Long-Sharp Gallery located on the ground floor of the Indianapolis Conrad hotel, is a rare find in Indianapolis – an award-winning, blue chip art gallery specializing in works by modern masters including: Picasso, Miro, Warhol, Basquiat, Haring, Indiana, and Lichtenstein. The gallery is also dedicated to Indiana-based artists, representing works by Amy Kirchner, Jason Myers, Constance Edwards Scopelitis, Dale Enochs, and David Michael Slonim, among others. Gallery owner, Rhonda Long-Sharp is committed to elevating Midwestern art, and helping educate the community about the importance of art through exhibits like the one opening this First Friday – Back to Basics: Art 101. Additionally, 5% of the proceeds of sales from the exhibit will be donated to The Gifted Gown; 10% of the opening night!
We chatted with Long-Sharp about the exhibit and the importance of art patronage.
Polina Osherov: Being a high-end gallery in Indianapolis can’t be easy. Why keep open the Indianapolis space when you already have a space in NYC?
Rhonda Long-Sharp: That’s a good question. I am asked it often. Indianapolis is my home and the gallery here came first. I hope that our stature as a respected blue chip art gallery helps to strengthen the city’s reputation as a growing fine art community. The art in this town is amazing (music, film, fine art, museums, and more) but does not always seem to be recognized as such. So, we proudly exhibit our gallery as being in “Indianapolis/New York” whether we are exhibiting in the US or abroad.
However, art sales in Indiana account for less than 2% of our business but take up approximately 25% of our staff time. For that reason, the Indianapolis location doesn’t make fiscal sense. We are able to bring top tier masterworks alongside younger and more established Indiana artists. I believe this is important to Indiana-based artists. That roster includes: Dale Enochs, Amy Kirchner, Jason Myers, Mary Pat Wallen, David Michael Slonim, Constance Edwards Scopelitis, among others. At the end of the day, feedback on the gallery here has left me with the impression that what we do contributes to the community. However fiscally illogical, we will keep it open for as long as we are able to do so and so long as we continue to have a large number of people visit the gallery.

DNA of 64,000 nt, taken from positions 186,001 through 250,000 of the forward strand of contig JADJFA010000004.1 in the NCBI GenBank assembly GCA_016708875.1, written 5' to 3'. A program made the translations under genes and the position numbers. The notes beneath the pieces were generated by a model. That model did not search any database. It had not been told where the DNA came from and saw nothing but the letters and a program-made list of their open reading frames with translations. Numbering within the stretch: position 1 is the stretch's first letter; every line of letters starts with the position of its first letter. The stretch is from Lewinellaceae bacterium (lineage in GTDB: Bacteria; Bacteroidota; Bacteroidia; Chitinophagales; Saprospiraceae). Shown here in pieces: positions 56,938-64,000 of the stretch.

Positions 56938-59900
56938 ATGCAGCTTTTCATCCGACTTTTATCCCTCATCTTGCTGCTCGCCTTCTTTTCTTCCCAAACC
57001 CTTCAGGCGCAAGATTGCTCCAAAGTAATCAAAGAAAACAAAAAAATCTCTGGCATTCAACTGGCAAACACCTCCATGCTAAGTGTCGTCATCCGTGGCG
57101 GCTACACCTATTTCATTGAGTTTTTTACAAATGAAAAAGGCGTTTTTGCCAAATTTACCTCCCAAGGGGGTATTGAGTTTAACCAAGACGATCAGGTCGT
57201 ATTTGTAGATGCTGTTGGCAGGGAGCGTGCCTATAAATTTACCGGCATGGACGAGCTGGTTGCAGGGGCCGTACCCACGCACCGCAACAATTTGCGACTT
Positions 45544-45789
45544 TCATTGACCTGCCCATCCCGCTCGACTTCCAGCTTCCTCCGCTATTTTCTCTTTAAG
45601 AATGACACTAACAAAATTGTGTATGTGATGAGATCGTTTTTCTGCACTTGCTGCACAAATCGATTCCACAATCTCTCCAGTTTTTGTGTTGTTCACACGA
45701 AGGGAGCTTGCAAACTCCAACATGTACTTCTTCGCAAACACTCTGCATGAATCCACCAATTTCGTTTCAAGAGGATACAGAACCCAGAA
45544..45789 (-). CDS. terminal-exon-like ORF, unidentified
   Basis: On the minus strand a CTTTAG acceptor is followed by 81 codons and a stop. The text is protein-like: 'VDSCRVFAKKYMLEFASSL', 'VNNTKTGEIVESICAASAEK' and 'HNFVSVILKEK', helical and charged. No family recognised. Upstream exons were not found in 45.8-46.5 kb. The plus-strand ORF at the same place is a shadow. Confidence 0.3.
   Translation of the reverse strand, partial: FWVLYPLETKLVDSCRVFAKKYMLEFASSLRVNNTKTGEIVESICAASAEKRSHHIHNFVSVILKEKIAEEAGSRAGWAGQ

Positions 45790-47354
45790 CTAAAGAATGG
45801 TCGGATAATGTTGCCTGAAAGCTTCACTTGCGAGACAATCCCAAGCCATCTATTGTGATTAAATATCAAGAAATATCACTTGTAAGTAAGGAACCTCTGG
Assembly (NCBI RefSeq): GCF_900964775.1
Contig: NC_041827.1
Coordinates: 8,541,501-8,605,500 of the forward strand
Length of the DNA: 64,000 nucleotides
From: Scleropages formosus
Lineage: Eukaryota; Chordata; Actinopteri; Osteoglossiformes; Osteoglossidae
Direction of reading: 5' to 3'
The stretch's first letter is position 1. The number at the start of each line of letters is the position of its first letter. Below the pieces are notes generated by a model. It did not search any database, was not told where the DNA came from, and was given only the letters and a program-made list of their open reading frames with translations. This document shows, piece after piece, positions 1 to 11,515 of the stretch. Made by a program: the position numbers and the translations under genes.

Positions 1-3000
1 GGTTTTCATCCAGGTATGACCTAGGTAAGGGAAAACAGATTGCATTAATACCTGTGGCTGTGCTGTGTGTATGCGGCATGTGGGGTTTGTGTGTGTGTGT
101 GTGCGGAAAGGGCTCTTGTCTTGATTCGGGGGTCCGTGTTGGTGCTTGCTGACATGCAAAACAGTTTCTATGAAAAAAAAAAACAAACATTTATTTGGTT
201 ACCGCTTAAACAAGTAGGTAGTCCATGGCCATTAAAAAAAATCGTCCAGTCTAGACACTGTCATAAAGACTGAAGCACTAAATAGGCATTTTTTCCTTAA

PO: What can our community do better to cultivate more art patrons and supporters?
RLS: I believe three types of education are required. First, we need to debunk the concept that great art is available only in New York. Second, we need to make plain the importance of art in our schools, in our museums, in our corporate boardrooms, and to our city. Third, we need to help people envision a world without art — with artist debt as one of the biggest problems facing the art world today — art patrons are literally the primary defense to a world full of unpainted canvases, undeveloped dance and music, and more.
PO: What can people attending this First Friday event expect to experience? What type of audience are you hoping to attract? What do you hope the audience will get out of the exhibit?
RLS: The purpose of this exhibit is to educate and debunk the myth that fine art is only to be understood by a select few. It is directed to the young or inexperienced but burgeoning collector who needs to know the basics and see examples before heading out to purchase works.
PO: You are featuring a number of world famous as well as local artists in the show. Mixing and matching – what was the thought behind that?
RLS: We do this as often as we can. — in New York, in London, wherever we are exhibiting. This is part of our ongoing education initiative. It speaks to both the great artists who have studios in our state and how the gallery views the work of these artists. In addition, it helps to influence the artist’s pedigree. We also do this “mixing and matching” at times in New York. For example, there are some who say that a painting by Amy Kirchner in our New York Project Space is worth more than an Amy Kirchner painting hanging in a n Indianapolis gallery– because NYC is NYC. This is because of the respect New York has earned as one of the art capitals of the world.
There is another reason for mixing and matching in this exhibit — that is to illustrate that all works by major names like Picasso and Warhol, for example, are not millions of dollars, and that art lovers may acquire important signed limited edition works by these artists in the 4-figure range.
If someone is thinking about starting an art collection and is a bit intimidated by both cost and having the right expertise to buy art in general, what advice would you give them?
RLS: 1. Only buy art that rocks your world. If you don’t love it, don’t buy it. Visit galleries and fine art fairs (such as Expo Chicago in September, Art Miami and Art Basel in December) to learn what you like. 2. Look for a gallery or auction house that can assist you. Vet them for their reputation, ethics, and clientele. For works by top tier artists such as Picasso, Warhol, etc., vet the gallery and the work carefully, examine the catalogue raisonne pertinent to the artist, look at the front and back of each work, and generally do your homework. Most auction houses warrant authenticity for only 5 years after purchase. 3. Understand that condition is important to value and that the “best price” is often not the price that you want. That is, two works from the same limited edition may be vastly different in price because of the condition of the works. Simply doing price comparisons is not the way to buy art. Price should be the third criteria on the list.